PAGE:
Why are depression and diabetes linked, and what can you do to prevent and treat them?

Two of the most common health problems in the United States are depression and diabetes. Nearly 15 million American adults are diagnosed with depression in any given year, and more than 23 million people have diabetes. But depression and diabetes have more in common than just their prevalence—each can increase your risk of having the other.

This link has been demonstrated in several studies. Depression may increase your risk of type 2 diabetes, although the link is not as strong as it is for diabetes increasing the risk of depression. Twenty to 25 percent of people with diabetes are estimated to have clinically significant depression—twice the rate of those without diabetes.

Managing either depression or diabetes can be difficult. Having both can be even more challenging. People with both tend to have more severe symptoms of each disease and require more medical services. Fortunately, treatment is available for both depression and diabetes.

Why depression increases your diabetes risk

Experts still don't fully understand why depression and diabetes are so strongly linked, but a mix of biological and behavioral factors seems to be at work. Factors that may make those with depression more susceptible to type 2 diabetes include:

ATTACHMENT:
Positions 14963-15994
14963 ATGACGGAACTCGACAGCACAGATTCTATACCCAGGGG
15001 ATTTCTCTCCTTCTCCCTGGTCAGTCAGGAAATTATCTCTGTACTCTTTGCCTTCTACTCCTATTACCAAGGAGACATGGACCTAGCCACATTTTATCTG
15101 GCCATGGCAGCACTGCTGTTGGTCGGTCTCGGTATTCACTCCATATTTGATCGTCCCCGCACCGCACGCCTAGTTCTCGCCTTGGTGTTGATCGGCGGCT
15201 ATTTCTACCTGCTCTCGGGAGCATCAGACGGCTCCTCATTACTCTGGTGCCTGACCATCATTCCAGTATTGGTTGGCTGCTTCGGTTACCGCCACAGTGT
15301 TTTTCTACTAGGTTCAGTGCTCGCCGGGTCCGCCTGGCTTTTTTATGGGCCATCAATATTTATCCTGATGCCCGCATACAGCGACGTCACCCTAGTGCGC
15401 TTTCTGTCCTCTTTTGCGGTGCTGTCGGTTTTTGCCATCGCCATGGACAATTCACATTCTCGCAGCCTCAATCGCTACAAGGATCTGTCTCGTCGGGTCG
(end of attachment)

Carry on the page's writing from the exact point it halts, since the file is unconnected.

• Cortisol. Also known as the stress hormone, cortisol is involved in blood glucose metabolism and insulin sensitivity. People with depression have high cortisol levels, which are also associated with increased fat deposits in the abdomen—a risk factor for type 2 diabetes.
  • Unhealthy lifestyle choices. If you are depressed, you may not have the energy or motivation to exercise or eat a healthy diet. You may turn to smoking or other unhealthy behaviors that can increase your risk of diabetes.

Why diabetes can bring on depression

Factors that may cause those with diabetes to experience depression include:

  • Illness burden. This phrase refers to the psychological impact of a chronic illness—in other words, simply knowing you have diabetes can lead to depression.
  • Diabetes-related stress. Managing a chronic condition—especially one such as diabetes, which can require significant lifestyle changes—is stressful, and that stress can lead to depression. If you are diagnosed with diabetes, you may feel that you're missing out on things and that spending time with friends and relatives is too complicated because of your dietary restrictions. As a result, you may withdraw from the people and activities that you love, which can put you at risk for depression.

Publication Review By: Karen L. Swartz, M.D.

Published: 21 Aug 2013

Last Modified: 21 Aug 2013